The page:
This virtue of being global, of cultivating a cosmopolitan artistic identity is at the core of Asha's far reaching influence, one that keeps resurfacing with renewed vigor every decade or so in a different pocket of the music landscape. Her South Asian origins and classical training were used regularly to relegate her to dusty niches, so she took deliberate steps to eclipse this received idea of chasteness and humility by conjugating innocence with unflappable swagger and steamy sensuality.

We mull over the sexiness in her music. While there were admittedly more direct references to sex in 70s music than ever before, predominantly, whether it was Barry White's 'I’m Gonna Love You Just A Little More Baby' or 'Let’s Get it On' by Marvin Gaye, most of this baby-making music was infused with masculine sexuality. Asha's music demanded participation for women in this sexual revolution, expressing sexual desires openly when sexual equality for women was arguably much further away than it is today.
Asha Puthli, Vali Myers, and Cheyenne photographed by Francesco Scavullo

One instance she recounts apropos of this involves late actor Ben Gazzara and his second wife Janice Rule. She talks about the time they met and got along famously at a party in The Regency on Park Avenue, at the end of which Janice asked for Asha's name and number. Upon discovering who Asha was, she yelled across the bar at Gazzara, "Ben, guess what?! What do we do before making love"? as forks and knives clattered to a halt around them. The answer, of course, was that they would put Asha's music on. "I guess my music turned some people on," concludes Asha, not without a hint of pride.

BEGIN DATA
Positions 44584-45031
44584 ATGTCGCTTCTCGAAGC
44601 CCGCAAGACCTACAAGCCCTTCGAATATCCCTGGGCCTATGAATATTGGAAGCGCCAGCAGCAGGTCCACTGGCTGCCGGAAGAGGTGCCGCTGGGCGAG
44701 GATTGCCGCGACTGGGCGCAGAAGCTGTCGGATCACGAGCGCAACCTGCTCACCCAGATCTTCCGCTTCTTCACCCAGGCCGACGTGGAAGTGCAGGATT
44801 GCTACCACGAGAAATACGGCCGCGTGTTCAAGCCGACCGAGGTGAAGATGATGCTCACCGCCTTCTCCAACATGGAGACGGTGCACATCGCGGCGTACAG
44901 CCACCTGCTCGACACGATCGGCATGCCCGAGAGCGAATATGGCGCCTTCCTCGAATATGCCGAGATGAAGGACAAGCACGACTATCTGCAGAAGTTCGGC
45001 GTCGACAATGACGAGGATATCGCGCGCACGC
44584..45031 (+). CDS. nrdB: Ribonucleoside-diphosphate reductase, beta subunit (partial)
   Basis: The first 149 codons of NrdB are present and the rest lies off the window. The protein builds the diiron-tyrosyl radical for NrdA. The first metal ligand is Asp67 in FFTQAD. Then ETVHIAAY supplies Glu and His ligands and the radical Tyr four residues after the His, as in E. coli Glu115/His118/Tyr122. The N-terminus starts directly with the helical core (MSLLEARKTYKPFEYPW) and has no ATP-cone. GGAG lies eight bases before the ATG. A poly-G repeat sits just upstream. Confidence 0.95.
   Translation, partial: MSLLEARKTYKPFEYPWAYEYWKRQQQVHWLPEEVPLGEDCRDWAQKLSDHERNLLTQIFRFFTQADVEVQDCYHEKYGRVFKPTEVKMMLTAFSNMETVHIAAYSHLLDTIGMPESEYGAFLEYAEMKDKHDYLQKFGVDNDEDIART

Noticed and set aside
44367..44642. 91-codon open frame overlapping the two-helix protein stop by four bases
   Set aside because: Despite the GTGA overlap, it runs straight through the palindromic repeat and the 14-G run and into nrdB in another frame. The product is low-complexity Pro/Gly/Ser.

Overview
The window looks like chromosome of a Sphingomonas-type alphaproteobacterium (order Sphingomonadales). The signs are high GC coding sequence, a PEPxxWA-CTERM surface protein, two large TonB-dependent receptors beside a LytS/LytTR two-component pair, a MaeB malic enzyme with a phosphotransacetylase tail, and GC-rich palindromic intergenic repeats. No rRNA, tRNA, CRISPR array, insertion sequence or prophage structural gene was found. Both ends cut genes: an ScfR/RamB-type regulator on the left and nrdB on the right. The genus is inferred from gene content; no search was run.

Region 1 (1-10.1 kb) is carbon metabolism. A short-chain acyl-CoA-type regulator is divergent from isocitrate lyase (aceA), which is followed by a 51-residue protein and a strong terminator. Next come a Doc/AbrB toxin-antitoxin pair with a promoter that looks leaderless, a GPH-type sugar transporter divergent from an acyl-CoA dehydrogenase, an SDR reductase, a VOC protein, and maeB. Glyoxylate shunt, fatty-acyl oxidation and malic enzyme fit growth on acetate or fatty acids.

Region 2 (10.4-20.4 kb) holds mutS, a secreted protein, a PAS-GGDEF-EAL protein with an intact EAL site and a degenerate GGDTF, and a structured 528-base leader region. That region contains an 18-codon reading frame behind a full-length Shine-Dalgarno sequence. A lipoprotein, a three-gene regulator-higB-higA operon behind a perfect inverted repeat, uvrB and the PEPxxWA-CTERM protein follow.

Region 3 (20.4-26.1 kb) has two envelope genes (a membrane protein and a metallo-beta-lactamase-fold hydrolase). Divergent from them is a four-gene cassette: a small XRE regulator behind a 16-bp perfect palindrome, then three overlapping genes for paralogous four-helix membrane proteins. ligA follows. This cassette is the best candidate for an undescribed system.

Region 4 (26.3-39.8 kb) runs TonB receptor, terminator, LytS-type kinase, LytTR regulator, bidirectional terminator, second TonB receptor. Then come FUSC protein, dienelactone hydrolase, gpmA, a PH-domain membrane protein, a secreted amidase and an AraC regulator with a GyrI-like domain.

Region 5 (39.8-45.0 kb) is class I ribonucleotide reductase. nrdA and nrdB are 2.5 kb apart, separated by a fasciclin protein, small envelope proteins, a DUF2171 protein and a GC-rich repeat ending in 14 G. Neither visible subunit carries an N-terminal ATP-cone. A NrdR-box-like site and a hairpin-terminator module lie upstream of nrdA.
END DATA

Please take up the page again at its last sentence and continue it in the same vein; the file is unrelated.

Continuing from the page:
I am curious as to where this secure, free sexual expression comes from considering the sub-rosa mannerism adopted by the sub-continent when it comes to conversations around sex in India. It was perhaps this furtive treatment of 'private' matters that sparked in her the need to find things out for herself. She relates back to the aura of fear around the Kinnar community in India, who are routinely given a wide berth by the rest of India's populace due to a general unwillingness to expand the discourse around sex and gender, and connects it to her friendship with Holly Woodlawn. The two grew very close after being introduced to each othe rby Warhol, living together for a time, as Asha turned over her own former beliefs regarding gender fluidity in her mind.

Asha sustains this receptivity to ideas that she hadn't previously explored in life and in art, which arguably for her are one. Her personal and artistic values continue to overlap, as she pushes aside any sense of visible bitterness - whether we are talking about CBS Records (now Sony) washing their hands off her through pregnancy description upon realising she couldn't legally perform in the UK after they had already signed her, or if we are discussing the callous borrowing of her music for purposes of sampling without her knowledge, much less her consent.

Asha seems content simply to be giving.

This generosity and vicissitude hike up the appeal of her upcoming performance tenfold, because we can be certain Asha will not bore us, for that will bore her, too. She headlines Le Guess Who? festival in Utrecht on November 10, 2019, Sunday, among a host of meticulously curated prodigious acts from around the world.

Written by Uvika Wahi